Couvade syndrome: Partner sympathy

Did you know in rare cases expectant dads may also feel like they are experiencing pregnancy-related symptoms? Parents-to-be, Damian and Adele, open up about their experience with sympathetic pregnancy or Couvade syndrome . 

Damian and Adele, both 32, spend a lot of time with each other. They share a home, a graphic design business, and with their first bub on the way, they’ll be sharing a lot more experiences in next to no time.

However, the one thing this busy Melbourne couple didn’t expect to share were some of Adele’s pregnancy-related symptoms. 

It all started in the first few weeks. Adele would tire more easily. And so would Damian. Adele started noticing she was putting on a bit of weight. Damian felt he piled on some extra kilos, too. And as the pregnancy advanced, Damian started to mirror his wife’s experiences even more. 

Adele, who normally enjoys regular exercise, stopped working out all together. Soon after, Damian lost the motivation to ride to work. 

“Adele’s big into fitness, she was working out three times a week. But now that’s chopped back to nothing. For me, it’s been the same thing. I usually ride to work,” Damian said. 

“We were joking around in the beginning and Adele would say, you know, ‘I’m going to put on a few kilos’. But now, I think I’m going through the same thing,” he said. 

Damian says the experience has a lot to do with stress. 

“We’ve been trying [to conceive] for a few years, and all of a sudden, life’s changing in a big way,” Damian explained. 
couple annoucing preganancy

Couvade syndrome: a global phenomenon?  

Monash University researcher Dr Irene Lichtwark says Couvade syndrome is quite common in some parts of the world but remains under reported in Australia. 

“In the US it’s up to 90 per cent.  In Europe, 11-60 per cent. It seems to happen all over the world, but the country where it’s hardly reported is Australia. I suspect it’s a matter of either not being reported, or not being reported as Couvade,” she said. 

In 2010, Dr Lichtwark investigated the trend, as part of a larger study on stress and pregnancy at the University of Waikato. She interviewed 10 New Zealand fathers, each with newborns, and observed two of the dads displaying typical Couvade symptoms.

“They would go through what the women went through. Physical stuff, like constipation, toothache, headache. Then we have the psychological symptoms such as anxiety, restlessness and changes in sleeping patterns,” she explained.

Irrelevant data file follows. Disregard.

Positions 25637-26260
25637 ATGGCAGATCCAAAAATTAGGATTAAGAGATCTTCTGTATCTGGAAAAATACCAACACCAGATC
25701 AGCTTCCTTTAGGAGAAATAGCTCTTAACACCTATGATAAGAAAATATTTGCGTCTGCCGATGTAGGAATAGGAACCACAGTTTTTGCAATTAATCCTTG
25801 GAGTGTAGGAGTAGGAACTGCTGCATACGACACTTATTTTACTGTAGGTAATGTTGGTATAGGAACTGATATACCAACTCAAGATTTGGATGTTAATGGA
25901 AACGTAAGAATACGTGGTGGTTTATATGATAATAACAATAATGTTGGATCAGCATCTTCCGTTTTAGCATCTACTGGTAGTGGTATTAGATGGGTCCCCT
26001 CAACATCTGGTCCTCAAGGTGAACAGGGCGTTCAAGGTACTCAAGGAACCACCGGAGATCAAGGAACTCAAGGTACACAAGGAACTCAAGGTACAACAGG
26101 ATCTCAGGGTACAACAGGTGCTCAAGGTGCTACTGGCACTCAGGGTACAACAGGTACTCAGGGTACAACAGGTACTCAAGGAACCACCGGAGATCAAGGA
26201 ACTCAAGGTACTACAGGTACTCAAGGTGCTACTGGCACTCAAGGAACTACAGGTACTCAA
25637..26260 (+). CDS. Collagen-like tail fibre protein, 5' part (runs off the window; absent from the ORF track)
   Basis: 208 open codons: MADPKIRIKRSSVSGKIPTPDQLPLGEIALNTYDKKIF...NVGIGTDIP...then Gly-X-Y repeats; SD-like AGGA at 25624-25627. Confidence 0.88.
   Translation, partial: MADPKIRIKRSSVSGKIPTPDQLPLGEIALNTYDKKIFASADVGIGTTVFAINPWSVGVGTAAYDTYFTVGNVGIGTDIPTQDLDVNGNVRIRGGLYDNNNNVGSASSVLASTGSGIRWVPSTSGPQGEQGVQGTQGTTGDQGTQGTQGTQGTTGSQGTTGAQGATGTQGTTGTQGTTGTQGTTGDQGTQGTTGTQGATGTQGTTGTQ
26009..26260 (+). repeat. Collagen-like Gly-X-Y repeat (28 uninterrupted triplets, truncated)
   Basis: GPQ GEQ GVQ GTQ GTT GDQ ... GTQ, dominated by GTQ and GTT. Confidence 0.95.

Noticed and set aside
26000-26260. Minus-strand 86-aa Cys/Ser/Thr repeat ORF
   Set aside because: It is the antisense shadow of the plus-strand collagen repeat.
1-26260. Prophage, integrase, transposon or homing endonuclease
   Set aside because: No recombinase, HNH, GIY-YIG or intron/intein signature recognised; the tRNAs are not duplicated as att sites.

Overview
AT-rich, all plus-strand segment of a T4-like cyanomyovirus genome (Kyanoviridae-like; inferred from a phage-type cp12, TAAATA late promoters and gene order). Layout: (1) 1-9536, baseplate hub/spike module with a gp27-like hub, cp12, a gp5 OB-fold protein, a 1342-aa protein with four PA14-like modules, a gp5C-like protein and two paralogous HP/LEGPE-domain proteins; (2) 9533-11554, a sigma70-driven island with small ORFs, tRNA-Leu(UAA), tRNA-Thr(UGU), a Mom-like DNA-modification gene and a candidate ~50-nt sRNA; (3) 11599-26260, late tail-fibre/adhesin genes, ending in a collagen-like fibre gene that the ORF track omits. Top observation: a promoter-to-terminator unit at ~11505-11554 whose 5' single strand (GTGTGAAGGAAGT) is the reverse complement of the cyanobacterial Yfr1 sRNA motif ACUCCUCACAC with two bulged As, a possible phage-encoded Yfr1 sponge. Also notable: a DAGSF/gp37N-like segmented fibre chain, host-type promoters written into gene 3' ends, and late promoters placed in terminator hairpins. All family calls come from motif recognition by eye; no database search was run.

In some other studies, men have reported food cravings, weight gain, morning sickness and even labour pains. 

According to Dr Arthur Brennan, a global expert on the topic, Couvade syndrome isn’t medically recognised as a physical or mental disorder, however the symptoms have been reported in numerous studies. 

“Collectively, these symptoms may signify an empathic identification with a pregnant partner and to the man’s unborn child, but this could also be a resolution of unconscious thoughts that might threaten both,” Dr Brennan wrote. 

Dr Lichtwark says Couvade syndrome isn’t always on the doctor’s radar, but if men are experiencing psychological symptoms such as stress, anxiety or depression, they should talk to their GP or a support group about the pregnancy and how it’s affecting them. 

Fortunately for most couples, the symptoms subside by the second trimester and should disappear soon after birth. 

For Damian and Adele, who are now entering their second trimester, the worst phase of Couvade syndrome could be behind them. 

“I think we’ll snap ourselves out of it. Adele’s going to be doing some yoga, and I’m back on the bike going to work,” Damian said.   

“I think we’re pretty easy going…and living and working together, I think we can share with each other what’s happening straight away. If you don’t, you might bottle it up.” 

“Communication’s a big thing.” 
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